Pretexting is a more sophisticated style of social engineering attack when a scammer creates a fabricated scenario that sounds trustworthy in order to gain the victim's trust and trick victims into revealing sensitive information such as passwords, financial information, or social security information. While phishing often relies on fear and urgency, pretexting leverages trusted relationships with victims. Pretexting is highly effective as it reduces human defenses to phishing by creating the expectation that something is legitimate and safe to interact with.

The attacker usually starts by establishing trust with their victim by impersonating co-workers, police, bank and tax officials, or other persons who have right-to-know authority. After explaining the context, the attacker would then ask the victim questions to gain personal and sensitive information, which they could then use to advance other attack scenarios or access their personal accounts.


5. Catfishing


Catfishing is when scammers create fake social media profiles by using other people’s photos, videos, and personal information to lure them into a relationship with a false identity. These fake identities are typically used to cyberbully or seek attention. Sometimes, they can also be used to extract money or the victim’s personal details.

If you’ve made an online friend who is extremely nice but constantly finds excuses to not meet in person or to share information about themselves, it’s very likely that you’re being catfished. Here are some warning signs:

  • Pity stories and requests to donate money
  • Strange excuses such as why their webcam or phone doesn’t work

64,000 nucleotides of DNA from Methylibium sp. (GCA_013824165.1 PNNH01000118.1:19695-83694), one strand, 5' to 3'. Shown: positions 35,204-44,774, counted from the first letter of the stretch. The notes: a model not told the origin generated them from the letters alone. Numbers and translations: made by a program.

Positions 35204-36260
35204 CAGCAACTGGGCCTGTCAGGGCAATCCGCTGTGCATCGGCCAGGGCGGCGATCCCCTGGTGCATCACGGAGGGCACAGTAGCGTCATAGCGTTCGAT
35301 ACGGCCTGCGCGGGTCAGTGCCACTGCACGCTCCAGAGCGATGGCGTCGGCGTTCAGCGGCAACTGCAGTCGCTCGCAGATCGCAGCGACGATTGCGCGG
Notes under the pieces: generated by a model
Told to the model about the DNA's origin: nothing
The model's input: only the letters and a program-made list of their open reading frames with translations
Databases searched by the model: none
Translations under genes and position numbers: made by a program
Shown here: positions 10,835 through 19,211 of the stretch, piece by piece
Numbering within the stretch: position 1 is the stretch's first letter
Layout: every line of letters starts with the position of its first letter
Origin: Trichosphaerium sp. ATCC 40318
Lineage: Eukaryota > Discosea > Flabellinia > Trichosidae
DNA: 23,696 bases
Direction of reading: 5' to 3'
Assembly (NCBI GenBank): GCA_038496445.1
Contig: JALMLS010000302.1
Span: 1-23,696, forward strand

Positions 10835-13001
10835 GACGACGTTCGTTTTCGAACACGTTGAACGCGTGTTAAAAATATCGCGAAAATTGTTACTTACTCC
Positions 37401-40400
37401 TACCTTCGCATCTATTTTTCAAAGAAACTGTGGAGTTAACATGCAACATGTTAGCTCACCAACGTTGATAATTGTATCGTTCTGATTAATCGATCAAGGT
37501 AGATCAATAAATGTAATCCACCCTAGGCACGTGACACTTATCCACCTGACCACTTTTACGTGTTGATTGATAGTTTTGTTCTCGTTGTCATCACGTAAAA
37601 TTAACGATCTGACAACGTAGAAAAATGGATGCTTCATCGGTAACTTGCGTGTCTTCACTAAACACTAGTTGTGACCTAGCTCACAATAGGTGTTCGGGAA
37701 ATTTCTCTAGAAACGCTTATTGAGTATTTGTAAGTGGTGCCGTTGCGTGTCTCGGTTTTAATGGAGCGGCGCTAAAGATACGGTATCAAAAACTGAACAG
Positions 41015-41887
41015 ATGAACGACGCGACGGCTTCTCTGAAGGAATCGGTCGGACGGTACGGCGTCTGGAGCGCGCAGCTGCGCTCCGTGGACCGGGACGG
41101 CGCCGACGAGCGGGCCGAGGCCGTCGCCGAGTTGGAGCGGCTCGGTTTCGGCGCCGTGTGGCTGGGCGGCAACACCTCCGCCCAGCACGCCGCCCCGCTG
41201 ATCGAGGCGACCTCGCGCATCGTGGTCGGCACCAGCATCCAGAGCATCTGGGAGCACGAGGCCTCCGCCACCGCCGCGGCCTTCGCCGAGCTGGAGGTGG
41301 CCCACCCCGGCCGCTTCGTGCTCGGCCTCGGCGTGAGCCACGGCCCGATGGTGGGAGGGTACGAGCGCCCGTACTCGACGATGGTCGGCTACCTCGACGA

• Excuses not to meet up or last-minute cancellations due to personal emergencies
  • Offering to meet somewhere private rather than in a public place


6. Scareware


If you ever saw a pop-up on your screen saying something like “Warning! Virus Alert!” or “Warning! 5 Virus Detected!”, that’s scareware in action. While previously discussed social engineering techniques rely on trust, lack of awareness or knowledge, or greed, scareware relies on a user's fear to trick them. Scareware typically takes the form of malicious software or pop-ups that attempt to scare you into visiting and downloading more malicious materials.

Social engineers inundate you with false alerts, made-up threats, and “urgent” warnings to create panic in users’ minds. Pop-ups that try to get you to click on them, claiming that your computer is infected with malicious files or pornography are common scareware tactics. It aims to trick users into believing that they must buy or download certain software (that has no real benefit other than for the perpetrator or is malware itself) to address fictitious cybersecurity issues.

It’s also worth noting that scareware is also distributed via spam email that doles out bogus warnings, or makes offers for users to buy worthless/harmful services.


7. Diversion theft


Diversion theft (aka “Corner Game” or “Round the Corner Game”), originated in the East End of London, is the interception of transactions. In an old-school diversion theft scheme, the thief persuades a delivery driver or courier to travel to the wrong location or hand off a parcel to someone other than the intended recipient. In an online diversion theft scheme, a thief steals sensitive data by tricking the victim into sending it to or sharing it with the wrong person. The thief often accomplishes this by spoofing the email address of someone in the victim’s company—an auditing firm or a financial institution, for example.


8. Baiting


Baiting is like the real-world Trojan Horse that uses a false promise to provoke the victims' greed or interest. A baiting attack is built on the premise of someone taking the bait, meaning dangling something you want to entice you to take an action the criminal desires. They set a trap that steals the victims' personal information or inflicts their systems with malware.

Popular methods of baiting can include:

  • Physical Baiting: USB drives left in public spaces, like libraries and parking lots making passersby eager to see the contents on the device. Once the user plugs the device into his/her computer, malware is downloaded into the victim's hard drive and hence allowing attackers to have access to the victim's personal information.
  • Digital Baiting: Email attachments including details about a free offer, or deceitful free software.

This is a highly effective technique since cybercriminals try to capitalize on your emotions, preying on your desires and impulsivity.


9. Quid pro quo